“Whenever you looked at her work,” said Roslyn Oxley, her Sydney dealer of more than 10 years, “you saw these feelings she was trying to project. She was very strong and to the point; there was never anything timid about her work.” Landscape sang through her works, as their very names suggest: Scrub Country, Plein Air, Southerly Buster, Wattle Strike. In the last years of Gascoigne’s life pieces were bought by all the major public galleries, and her shows were unfailing successes. “Her following never wavered,” added Oxley. “Whenever we had a show, people came back and back.”

She was collected by Australians, Americans and Scandinavians. Works were bought by French ambassador Dominique Girard and by Lachlan Murdoch, for whom the retro-reflective works brought back the outback roads of his Australian childhood holidays.

Much to the artist’s chagrin, in her later years rural dumps were cleaned up and sanitised, and retro-reflective road signs went out of production; but she was ever inventive. Critic Sebastian Smee noted at the time of her 1998 show, “Gascoigne increasingly resembles a scavenging bowerbird in a world where the production of blue plastic has ceased. What to do? What to do…? Nest while you can!" And so she did, with a sure but light touch. Her last show, in September 1999, was perhaps her boldest and most confident ever, and every last piece sold.

Rosalie Gascoigne was witty, self-aware and totally unpretentious. She was one of those rare artists who change our way of looking at the world, and when she died the art world was united in paying homage to her. Her place in Australian art history is still being established, and will long be discussed.


Public galleries around the country have works by Gascoigne. Her evocative Monaro (1989), inspired by birds flying above the wheat fields, is in the Art Gallery of Western Australia. The National Gallery of Australia has the brilliant late work Plenty (1998), made from yellow boxes, and earlier pieces such as Feathered Fence (1979). The Art Gallery of New South Wales has one of her last retro-reflective works, Metropolis (1999) and from the same year Great blond paddocks, made from sawn-up wooden crates, as well as works from the 1970s and 1980s. La Trobe Regional Gallery has Firebird (1991). Overseas museums with works include the Metropolitan Museum in New York.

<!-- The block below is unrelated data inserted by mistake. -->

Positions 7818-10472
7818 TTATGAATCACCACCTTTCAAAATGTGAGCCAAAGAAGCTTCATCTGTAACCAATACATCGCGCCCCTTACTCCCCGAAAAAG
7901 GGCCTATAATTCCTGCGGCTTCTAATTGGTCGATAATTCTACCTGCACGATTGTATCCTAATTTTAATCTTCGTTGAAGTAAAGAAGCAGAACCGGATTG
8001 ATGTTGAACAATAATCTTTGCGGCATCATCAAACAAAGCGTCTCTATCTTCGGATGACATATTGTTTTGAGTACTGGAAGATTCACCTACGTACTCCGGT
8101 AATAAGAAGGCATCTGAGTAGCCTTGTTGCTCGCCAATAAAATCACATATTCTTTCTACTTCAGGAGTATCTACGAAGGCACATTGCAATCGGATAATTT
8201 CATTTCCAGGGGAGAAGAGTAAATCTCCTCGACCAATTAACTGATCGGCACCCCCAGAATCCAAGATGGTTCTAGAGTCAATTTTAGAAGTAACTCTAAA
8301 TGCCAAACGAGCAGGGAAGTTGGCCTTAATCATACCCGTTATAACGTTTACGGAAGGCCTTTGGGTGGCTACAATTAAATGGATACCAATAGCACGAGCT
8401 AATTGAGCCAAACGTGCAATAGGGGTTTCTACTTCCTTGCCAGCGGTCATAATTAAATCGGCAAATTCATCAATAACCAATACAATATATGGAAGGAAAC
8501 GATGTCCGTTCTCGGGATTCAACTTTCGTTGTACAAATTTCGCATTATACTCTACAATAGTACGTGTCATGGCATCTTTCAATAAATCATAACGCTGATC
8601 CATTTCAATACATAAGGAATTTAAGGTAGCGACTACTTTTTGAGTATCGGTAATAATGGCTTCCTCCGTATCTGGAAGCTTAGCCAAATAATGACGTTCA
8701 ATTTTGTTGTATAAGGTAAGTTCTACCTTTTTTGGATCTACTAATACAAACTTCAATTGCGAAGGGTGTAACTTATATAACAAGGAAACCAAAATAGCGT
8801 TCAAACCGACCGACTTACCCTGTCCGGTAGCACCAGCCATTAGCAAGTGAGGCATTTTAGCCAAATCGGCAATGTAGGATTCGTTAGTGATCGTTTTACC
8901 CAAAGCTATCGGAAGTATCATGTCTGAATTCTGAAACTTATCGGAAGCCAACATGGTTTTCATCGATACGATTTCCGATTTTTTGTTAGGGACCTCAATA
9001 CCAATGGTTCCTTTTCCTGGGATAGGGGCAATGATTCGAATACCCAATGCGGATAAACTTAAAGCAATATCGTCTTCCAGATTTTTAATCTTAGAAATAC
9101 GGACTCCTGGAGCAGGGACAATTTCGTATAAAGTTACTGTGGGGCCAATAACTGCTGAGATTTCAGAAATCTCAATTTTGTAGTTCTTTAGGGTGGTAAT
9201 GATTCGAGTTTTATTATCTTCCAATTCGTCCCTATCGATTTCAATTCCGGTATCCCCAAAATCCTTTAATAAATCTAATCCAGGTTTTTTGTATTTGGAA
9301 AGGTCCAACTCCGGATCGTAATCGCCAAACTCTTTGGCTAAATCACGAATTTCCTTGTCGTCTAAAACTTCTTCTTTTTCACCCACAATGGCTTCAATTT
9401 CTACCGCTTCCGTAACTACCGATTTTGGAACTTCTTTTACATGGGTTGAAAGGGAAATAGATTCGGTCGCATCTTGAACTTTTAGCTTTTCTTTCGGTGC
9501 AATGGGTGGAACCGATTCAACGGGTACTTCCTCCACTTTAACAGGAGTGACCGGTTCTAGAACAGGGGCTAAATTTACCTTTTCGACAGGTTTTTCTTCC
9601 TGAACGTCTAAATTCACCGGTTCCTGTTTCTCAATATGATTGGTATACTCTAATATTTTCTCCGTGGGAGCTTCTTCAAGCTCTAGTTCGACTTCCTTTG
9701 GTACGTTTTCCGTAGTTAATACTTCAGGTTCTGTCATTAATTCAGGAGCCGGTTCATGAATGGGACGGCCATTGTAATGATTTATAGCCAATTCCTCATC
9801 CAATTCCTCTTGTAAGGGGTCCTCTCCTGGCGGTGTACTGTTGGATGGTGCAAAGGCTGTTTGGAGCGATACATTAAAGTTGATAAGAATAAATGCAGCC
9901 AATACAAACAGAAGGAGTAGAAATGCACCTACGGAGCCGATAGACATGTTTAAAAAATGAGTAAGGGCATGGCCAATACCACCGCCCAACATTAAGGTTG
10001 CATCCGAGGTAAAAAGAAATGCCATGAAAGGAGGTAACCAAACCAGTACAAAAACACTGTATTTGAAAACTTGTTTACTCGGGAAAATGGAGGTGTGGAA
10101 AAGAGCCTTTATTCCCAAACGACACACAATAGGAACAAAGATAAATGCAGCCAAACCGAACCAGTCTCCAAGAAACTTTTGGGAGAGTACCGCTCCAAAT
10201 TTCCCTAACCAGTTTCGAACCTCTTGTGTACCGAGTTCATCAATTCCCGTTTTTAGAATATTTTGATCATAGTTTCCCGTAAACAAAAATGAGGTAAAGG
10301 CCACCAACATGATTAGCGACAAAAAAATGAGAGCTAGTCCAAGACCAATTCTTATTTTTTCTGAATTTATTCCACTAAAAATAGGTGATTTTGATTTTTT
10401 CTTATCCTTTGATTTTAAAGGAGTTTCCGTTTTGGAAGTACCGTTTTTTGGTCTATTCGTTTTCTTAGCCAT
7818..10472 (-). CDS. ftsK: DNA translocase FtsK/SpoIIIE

Many of her finest pieces went to private collections, but there were some she kept in her own, among them Piece to Walk Around and Highway Code (1985). Gascoigne always said that her works looked best not in proximity to their rustic origins, but in well-appointed, spacious rooms with good furniture. Judging by the kind of people who have bought them in recent years, some will be in very well-appointed rooms indeed. Rosalie Gascoigne, a comprehensive monograph by British writer Vici MacDonald, was published in 1998 by Regaro Pty Ltd.


Rosalie Gascoigne’s work was so recent, so avidly sought and so highly prized by both public institutions and private collectors, that little remains on the market today. Her sudden final illness came just after her last, much applauded show. Only five years ago significant works could still be purchased for around $10,000. Prices at her dealers rose well above those figures in recent years, ranging from $5,000 to $25,000. Relatively few works have gone to auction so far, the highest price paid being for the 1986 Promised Land, which sold at auction in 1992 for $12,650. In the future, it is likely that more of the works which come back on the market will go direct to auction, and may well command substantially higher prices.

Future successful bidders will most likely be thoroughly familiar with the range of Gascoigne’s work to be found in the major public galleries. The best published source for studying the artist’s work is Vici McDonald’s 1998 monograph; further studies can be expected in the years to come.

Whichever public gallery first organises a major retrospective will deserve the thanks not only of collectors but of the wider public. As time goes on their response will undoubtedly fulfil her wish that art be “a joiner, not a divider”. Her works will find their way into the hearts of a new generation, and her life will remain an inspiration to art lovers everywhere.